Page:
Pros:8 virtual cores, 256Kb L2 cache size with 8Mb L3 cache, hyperthreading
Cons:Utilizing full potential of CPU is going to be a challenge.
The Bottom Line: The Intel 920 Socket 1366 processor has plenty of multi-core speed which will make your videogames and graphics-intensive applications fly in Windows Vista 64bit.
Father's Day 2009 was fast approaching in early May 2009 and I needed a unique gift for my recently retired father. He had been using a Pentium 4 3.06Ghz 533 FSB based computer that ran very hot and I felt it was time for him to get something better. The Intel Core I7 920 seemed to be the answer. I had less than a month to build and test the machine but I trusted that Intel and Asus would give me quality hardware. Several months later, here are the results of the system I built.
To give you an idea of the performance of this processor, I used three different benchmarks: Super Pi, MCS Benchmark 2008 and the BOINC Manager benchmark. Each of these benchmarks stresses unique aspects of the processor and are heavily dependent on the supporting hardware around the processor like the memory, hard drive and motherboard chipset.
Super Pi V1.1 is an application that extrapolates the specified digits of PI into a text file. Since the task is both processor and file system intensive it can give you an idea of how fast your cpu is. Processors with large on-die cache sizes and high bus speeds tend to do better in this benchmark. The problem is the calculation is single threaded in this version so you only see the performance of one processor.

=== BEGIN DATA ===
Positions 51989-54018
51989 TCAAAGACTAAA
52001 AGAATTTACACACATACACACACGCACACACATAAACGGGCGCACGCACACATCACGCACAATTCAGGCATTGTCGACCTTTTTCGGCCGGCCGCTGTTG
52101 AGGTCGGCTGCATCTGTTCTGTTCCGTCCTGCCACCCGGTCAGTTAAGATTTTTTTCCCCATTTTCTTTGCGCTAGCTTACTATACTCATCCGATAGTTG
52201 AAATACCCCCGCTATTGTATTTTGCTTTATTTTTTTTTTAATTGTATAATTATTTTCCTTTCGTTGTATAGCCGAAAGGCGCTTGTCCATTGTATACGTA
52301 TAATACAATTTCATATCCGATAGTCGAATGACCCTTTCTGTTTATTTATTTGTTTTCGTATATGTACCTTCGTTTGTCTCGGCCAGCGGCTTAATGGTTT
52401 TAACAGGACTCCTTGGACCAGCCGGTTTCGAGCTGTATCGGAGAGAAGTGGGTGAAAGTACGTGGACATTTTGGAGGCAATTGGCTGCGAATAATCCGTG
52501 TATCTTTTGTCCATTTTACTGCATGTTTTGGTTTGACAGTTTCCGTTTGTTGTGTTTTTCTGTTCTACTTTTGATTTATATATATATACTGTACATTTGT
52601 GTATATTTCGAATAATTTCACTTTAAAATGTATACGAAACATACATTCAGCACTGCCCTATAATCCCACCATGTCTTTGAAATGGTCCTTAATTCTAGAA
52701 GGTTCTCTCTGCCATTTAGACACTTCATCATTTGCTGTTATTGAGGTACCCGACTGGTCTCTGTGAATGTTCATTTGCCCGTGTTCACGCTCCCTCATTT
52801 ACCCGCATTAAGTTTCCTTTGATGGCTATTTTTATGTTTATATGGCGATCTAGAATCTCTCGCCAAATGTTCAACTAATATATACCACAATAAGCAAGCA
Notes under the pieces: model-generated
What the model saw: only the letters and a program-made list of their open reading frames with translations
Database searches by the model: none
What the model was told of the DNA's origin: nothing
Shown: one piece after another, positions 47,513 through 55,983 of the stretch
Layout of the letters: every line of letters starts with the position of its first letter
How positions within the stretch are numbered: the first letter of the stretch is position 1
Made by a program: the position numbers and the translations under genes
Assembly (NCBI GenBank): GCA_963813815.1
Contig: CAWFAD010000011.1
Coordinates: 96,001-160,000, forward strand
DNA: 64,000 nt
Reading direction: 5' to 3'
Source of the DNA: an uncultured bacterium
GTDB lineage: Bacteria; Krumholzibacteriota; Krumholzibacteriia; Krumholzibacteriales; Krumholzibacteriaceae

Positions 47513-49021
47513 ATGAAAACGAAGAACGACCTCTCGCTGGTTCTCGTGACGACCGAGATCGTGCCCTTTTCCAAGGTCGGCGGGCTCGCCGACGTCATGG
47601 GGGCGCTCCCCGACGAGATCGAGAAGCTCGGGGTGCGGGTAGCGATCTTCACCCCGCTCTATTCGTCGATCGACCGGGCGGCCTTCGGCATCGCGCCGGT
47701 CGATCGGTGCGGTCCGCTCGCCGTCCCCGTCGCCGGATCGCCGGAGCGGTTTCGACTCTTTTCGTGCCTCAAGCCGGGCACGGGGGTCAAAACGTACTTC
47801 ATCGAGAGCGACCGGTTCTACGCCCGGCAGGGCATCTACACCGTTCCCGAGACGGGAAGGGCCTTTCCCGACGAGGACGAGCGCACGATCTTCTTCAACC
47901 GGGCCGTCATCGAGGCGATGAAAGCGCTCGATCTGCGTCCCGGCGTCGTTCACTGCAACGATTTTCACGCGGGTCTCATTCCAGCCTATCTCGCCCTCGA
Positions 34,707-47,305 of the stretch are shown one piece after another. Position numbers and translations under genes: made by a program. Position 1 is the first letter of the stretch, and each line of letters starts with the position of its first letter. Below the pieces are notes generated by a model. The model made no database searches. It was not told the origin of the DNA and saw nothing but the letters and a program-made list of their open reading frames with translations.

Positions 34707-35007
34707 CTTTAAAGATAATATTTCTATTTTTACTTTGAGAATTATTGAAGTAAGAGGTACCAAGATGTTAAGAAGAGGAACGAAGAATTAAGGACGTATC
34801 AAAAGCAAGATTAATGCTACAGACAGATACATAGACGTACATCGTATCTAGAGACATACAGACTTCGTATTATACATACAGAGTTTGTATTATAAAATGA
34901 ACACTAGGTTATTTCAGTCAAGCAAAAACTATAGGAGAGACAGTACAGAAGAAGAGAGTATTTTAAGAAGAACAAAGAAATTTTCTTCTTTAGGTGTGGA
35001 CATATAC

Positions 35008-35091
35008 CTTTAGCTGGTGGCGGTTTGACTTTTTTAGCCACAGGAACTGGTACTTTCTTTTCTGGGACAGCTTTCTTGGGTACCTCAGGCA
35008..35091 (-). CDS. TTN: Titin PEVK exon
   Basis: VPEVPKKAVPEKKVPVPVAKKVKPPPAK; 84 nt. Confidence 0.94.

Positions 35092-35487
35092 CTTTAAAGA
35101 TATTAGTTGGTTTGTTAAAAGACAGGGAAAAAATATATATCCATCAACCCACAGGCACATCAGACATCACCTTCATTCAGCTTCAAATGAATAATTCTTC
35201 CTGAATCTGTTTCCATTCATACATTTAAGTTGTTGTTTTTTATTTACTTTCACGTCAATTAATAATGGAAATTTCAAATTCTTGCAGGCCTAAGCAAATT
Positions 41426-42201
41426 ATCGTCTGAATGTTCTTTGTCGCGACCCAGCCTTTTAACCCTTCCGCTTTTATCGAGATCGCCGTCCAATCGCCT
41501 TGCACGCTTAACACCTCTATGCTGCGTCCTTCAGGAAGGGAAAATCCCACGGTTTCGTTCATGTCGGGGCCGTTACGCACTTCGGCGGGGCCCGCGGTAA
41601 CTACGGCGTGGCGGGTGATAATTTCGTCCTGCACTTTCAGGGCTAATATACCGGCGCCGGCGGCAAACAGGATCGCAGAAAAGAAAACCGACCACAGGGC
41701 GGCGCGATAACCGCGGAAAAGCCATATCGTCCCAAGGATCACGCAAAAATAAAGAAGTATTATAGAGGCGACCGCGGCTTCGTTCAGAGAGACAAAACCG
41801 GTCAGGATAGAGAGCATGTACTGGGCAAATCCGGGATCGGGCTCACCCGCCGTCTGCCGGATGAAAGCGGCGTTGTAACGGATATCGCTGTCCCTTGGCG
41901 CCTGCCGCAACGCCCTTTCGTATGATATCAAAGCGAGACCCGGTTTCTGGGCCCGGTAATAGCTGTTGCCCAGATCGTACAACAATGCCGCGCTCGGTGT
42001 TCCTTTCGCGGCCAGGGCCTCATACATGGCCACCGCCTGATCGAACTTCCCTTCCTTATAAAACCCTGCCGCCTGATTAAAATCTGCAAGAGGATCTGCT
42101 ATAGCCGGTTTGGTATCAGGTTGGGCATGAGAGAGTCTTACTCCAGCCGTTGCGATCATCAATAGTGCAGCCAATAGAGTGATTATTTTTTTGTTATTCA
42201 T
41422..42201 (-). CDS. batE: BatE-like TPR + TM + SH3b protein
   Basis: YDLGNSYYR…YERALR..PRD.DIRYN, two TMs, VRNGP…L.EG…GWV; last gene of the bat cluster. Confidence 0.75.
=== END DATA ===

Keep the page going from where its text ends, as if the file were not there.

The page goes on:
Here are the results of three runs at 1,000,000 digits of PI:
#1; 15 seconds
#2; 14 seconds
#3; 14 seconds
The Boinc Manager benchmark is designed to stress every available thread on your computer to see how many computations per second it can perform. With the results, the Boinc Manager automatically assigns distributed computing projects to your processors. The benchmark has been improved by scholars at academic institutions over the period of several years and is now a very reliable metric of modern computing performance.
Here the results of three runs:
#1; 2434 floating point MIPS (Whetstone) per cpu, 7961 integer MIPS (Dhrystone) per cpu
#2; 2535 floating point MIPS (Whetstone) per cpu, 7951 integer MIPS (Dhrystone) per cpu
#3; 2432 floating point MIPS (Whetstone) per cpu, 7838 integer MIPS (Dhrystone) per cpu
MCS Benchmark 2008
The MCS CPU Benchmark 2008 will test the entire system to give you an overall score based on CPU and file system performance.